Scenes from the Qualcomm Shareholder Meeting: Five Years Under New Management

The Qualcomm shareholder meeting was something of a five-year anniversary yesterday for Paul Jacobs, who was named to succeed his father, Irwin M. Jacobs, as CEO of the world’s largest provider of wireless chipsets and software technology in March 2005.

As milestones go, 2010 was a great year for Qualcomm, which had a record-setting year in the chip business, with about 400 million MSM chips shipped for 3G devices in 2010. That means Qualcomm delivered 30 percent compound annual growth in chipset revenue from 2003 through 2010. Paul Jacobs gave a comprehensive and upbeat overview of the company’s technology development and business performance, and he  emphasized the highlights in a presentation about Qualcomm’s performance since he took over with a new management team:

—3G mobile subscriptions (which rely heavily on Qualcomm technology) have increased 380 percent, to about 1.2 billion.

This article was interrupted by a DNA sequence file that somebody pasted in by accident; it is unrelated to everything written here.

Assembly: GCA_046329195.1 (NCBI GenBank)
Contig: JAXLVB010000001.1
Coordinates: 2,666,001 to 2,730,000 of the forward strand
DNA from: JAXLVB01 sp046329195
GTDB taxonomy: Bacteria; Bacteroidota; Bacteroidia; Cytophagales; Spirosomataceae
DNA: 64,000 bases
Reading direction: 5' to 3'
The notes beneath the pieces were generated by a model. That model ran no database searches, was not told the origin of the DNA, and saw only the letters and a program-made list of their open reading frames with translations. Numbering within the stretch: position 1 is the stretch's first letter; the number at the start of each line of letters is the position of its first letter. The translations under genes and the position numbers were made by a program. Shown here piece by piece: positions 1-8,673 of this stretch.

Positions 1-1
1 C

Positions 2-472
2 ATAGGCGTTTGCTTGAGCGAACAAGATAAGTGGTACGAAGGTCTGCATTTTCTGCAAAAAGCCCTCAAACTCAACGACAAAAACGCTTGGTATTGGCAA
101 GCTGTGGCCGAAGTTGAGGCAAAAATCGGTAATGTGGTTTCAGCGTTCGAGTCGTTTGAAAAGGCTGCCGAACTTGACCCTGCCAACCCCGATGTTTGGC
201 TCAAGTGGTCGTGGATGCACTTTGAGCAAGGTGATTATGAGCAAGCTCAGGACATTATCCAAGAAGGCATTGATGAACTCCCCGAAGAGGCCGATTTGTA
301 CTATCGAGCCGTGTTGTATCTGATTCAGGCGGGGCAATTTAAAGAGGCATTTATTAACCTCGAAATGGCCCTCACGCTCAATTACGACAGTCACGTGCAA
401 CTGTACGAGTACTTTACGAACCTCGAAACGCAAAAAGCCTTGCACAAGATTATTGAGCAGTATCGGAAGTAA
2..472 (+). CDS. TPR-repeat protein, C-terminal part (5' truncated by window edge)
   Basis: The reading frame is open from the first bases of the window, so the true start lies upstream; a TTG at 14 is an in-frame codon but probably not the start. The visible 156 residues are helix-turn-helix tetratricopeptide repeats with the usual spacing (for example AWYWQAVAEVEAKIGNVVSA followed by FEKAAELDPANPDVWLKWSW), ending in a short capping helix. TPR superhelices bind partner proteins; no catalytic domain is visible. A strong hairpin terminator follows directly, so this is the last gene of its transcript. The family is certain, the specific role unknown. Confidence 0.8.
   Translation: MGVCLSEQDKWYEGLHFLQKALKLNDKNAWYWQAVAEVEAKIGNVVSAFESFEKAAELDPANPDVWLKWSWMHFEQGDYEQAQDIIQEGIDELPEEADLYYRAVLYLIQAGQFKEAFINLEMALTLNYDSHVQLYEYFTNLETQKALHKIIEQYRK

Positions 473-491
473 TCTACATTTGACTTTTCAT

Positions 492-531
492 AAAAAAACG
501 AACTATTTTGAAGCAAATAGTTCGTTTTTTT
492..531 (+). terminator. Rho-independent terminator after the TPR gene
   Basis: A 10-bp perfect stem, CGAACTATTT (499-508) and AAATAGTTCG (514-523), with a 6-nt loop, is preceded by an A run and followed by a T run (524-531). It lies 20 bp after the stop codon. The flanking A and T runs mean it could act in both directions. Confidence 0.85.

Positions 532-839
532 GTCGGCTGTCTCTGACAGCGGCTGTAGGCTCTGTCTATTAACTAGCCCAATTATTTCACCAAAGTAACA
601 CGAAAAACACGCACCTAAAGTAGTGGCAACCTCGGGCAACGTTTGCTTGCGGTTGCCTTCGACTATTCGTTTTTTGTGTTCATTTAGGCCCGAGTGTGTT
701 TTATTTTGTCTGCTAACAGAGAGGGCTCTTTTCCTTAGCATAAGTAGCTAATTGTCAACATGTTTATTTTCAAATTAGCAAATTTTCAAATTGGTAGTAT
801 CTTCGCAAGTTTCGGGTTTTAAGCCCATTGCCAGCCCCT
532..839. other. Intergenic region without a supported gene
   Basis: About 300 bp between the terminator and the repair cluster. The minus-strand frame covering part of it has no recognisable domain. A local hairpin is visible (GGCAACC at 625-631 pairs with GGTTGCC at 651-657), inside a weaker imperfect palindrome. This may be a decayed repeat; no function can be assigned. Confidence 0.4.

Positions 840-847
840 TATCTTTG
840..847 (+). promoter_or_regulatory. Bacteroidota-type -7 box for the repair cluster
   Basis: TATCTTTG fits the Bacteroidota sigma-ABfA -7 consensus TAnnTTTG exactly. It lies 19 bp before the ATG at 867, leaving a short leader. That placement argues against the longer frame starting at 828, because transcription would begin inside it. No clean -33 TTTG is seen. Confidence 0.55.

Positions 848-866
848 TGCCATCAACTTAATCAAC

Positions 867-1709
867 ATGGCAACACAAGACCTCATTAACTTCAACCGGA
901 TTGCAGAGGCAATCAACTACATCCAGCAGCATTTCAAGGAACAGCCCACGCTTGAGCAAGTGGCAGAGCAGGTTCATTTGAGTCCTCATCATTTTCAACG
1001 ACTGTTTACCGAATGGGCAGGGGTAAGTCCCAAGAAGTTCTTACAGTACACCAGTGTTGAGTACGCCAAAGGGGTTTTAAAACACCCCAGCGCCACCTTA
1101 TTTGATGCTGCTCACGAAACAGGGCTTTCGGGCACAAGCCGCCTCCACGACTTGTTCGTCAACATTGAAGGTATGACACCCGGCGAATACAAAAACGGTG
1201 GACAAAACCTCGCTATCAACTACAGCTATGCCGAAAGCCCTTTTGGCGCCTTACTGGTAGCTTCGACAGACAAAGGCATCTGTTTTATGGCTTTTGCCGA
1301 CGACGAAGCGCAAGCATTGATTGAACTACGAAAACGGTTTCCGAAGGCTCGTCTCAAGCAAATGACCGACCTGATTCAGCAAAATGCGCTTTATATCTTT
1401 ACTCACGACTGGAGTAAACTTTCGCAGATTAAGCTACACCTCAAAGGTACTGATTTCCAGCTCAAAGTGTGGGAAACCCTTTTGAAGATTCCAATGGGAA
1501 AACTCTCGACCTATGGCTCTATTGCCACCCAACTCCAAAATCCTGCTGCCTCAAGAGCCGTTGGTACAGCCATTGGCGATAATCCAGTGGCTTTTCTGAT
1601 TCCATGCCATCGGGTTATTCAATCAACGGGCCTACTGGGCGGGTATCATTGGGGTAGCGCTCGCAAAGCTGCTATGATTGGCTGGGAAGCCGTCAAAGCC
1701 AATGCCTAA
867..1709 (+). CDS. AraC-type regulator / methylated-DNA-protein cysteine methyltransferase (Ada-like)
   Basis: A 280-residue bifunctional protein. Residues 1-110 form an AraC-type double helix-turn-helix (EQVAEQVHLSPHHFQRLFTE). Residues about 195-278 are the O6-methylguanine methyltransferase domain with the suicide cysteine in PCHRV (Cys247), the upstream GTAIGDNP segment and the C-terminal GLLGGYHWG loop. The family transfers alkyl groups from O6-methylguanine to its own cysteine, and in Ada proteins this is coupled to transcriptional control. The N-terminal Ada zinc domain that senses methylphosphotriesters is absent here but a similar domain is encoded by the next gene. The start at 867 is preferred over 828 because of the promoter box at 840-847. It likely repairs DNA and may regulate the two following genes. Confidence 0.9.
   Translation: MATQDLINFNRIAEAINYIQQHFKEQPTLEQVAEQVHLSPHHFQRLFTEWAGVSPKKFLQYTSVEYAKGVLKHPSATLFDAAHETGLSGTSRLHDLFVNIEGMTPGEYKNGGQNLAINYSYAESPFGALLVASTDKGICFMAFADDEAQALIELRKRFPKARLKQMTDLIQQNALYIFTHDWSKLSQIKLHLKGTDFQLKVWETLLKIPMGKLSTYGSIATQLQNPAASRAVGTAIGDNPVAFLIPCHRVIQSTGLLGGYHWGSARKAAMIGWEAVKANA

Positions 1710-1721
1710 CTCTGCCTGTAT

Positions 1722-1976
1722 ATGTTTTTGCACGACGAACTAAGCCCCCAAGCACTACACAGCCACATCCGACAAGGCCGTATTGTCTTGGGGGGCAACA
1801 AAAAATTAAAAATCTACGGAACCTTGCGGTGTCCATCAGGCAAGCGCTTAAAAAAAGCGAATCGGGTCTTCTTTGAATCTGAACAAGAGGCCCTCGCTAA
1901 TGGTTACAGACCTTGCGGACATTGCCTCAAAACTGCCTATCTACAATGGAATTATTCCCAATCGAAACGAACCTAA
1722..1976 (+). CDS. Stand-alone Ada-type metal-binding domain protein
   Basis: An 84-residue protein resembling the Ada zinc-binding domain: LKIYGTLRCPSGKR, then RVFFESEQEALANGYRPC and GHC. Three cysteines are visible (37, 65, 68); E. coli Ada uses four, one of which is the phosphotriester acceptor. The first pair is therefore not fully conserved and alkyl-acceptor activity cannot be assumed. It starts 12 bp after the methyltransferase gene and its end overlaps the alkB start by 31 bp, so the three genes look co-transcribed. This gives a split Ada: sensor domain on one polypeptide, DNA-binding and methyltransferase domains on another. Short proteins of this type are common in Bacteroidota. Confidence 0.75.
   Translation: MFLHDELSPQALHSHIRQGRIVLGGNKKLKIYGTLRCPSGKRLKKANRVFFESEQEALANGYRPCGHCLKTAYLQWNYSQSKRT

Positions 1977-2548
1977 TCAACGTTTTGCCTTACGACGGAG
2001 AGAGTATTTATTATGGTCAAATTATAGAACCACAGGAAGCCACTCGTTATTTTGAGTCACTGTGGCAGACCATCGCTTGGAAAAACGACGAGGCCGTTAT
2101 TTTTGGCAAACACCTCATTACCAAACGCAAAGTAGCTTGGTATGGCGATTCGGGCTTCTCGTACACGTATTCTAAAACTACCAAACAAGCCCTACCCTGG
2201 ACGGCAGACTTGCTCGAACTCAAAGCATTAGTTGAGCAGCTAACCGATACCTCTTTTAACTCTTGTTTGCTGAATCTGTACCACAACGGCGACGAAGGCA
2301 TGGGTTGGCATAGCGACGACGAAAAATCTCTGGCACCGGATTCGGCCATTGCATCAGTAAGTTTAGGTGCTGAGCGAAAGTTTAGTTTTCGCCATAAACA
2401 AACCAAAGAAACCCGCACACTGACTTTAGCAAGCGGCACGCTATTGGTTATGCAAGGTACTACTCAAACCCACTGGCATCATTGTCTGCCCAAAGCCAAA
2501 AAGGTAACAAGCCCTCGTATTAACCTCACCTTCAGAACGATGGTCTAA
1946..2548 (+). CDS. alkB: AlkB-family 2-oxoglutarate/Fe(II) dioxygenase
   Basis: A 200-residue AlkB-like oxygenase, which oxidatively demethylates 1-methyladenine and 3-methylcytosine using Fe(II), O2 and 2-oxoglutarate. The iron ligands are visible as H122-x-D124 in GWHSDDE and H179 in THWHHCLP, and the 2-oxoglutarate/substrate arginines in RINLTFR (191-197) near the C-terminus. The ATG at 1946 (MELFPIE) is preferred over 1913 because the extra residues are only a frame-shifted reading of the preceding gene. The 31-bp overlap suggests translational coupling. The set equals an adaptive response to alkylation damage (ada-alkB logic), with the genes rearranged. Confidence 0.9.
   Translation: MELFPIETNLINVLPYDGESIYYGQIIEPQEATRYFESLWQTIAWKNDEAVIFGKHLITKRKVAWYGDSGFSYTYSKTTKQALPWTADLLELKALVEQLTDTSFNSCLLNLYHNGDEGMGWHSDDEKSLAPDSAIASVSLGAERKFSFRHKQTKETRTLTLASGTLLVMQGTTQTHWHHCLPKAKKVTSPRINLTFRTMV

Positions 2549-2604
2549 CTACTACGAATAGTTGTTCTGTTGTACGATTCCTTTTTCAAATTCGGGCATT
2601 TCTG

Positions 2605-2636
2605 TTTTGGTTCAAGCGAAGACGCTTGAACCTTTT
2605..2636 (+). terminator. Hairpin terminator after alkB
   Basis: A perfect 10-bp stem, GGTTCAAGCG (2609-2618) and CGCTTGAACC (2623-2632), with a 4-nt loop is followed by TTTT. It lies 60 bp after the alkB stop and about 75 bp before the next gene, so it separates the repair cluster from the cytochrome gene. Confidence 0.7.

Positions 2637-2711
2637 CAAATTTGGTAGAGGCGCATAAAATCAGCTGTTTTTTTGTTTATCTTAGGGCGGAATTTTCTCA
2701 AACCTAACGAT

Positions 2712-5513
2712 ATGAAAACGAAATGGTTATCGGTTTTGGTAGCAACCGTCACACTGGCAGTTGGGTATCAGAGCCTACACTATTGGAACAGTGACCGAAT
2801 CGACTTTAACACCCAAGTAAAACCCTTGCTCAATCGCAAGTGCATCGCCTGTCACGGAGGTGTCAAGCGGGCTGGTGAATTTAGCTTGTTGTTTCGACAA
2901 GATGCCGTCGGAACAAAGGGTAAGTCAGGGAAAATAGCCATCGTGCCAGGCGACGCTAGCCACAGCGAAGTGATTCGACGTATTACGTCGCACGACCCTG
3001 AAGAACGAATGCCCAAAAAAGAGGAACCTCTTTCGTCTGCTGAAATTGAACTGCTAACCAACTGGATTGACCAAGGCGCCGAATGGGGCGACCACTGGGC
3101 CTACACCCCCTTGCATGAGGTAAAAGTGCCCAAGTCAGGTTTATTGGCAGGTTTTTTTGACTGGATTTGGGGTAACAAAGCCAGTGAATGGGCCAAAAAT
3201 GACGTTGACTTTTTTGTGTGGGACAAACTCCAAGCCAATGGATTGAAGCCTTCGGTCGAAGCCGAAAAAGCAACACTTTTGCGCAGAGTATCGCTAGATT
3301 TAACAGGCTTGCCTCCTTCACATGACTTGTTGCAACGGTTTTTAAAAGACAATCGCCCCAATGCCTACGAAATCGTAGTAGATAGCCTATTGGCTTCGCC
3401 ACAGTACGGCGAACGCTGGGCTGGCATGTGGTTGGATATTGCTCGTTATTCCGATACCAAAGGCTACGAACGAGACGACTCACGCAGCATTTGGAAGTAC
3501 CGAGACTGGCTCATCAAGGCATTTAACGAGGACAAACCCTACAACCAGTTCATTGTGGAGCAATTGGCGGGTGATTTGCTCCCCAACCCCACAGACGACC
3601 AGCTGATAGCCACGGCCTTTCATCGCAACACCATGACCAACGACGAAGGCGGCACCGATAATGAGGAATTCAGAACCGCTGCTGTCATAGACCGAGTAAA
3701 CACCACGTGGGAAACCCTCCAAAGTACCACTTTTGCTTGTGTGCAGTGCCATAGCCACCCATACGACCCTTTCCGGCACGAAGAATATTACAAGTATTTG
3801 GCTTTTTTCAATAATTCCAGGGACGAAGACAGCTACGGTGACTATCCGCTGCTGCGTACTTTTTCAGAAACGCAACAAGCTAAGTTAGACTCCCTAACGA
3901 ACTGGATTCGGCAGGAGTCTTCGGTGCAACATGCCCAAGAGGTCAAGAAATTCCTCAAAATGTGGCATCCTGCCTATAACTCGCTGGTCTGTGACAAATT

—Qualcomm’s market valuation has increased 73 percent, to about $95 billion.

—Annual revenue increased by 140 to 150 percent, to an estimated range between $13.6 billion and $14.2 billion in fiscal 2011.

—Annual earnings increased by 84 to 95 percent, to an estimated range between $2.3 billion and $2.46 billion in fiscal 2011.

—Available cash increased by 143 percent, to $19.1 billion.

“It’s nice to have that kind of cushion,” he said, referring to the $19.1 billion. “We all remember the early days of Qualcomm when things really were hand-to-mouth.”

One of the most interesting moments, though, came when a shareholder asked if it was just a coincidence that rival Broadcom (NASDAQ: BRCM) filed its multi-million-dollar patent and anti-trust lawsuits just as Paul Jacobs took over as CEO.

“I’m not sure it was a coincidence,” he responded. “I think they saw … Next Page »

Single PageCurrently on Page: 1 2

Bruce V. Bigelow was the editor of Xconomy San Diego from 2008 to 2018. Read more about his life and work here. Follow @bvbigelow

Trending on Xconomy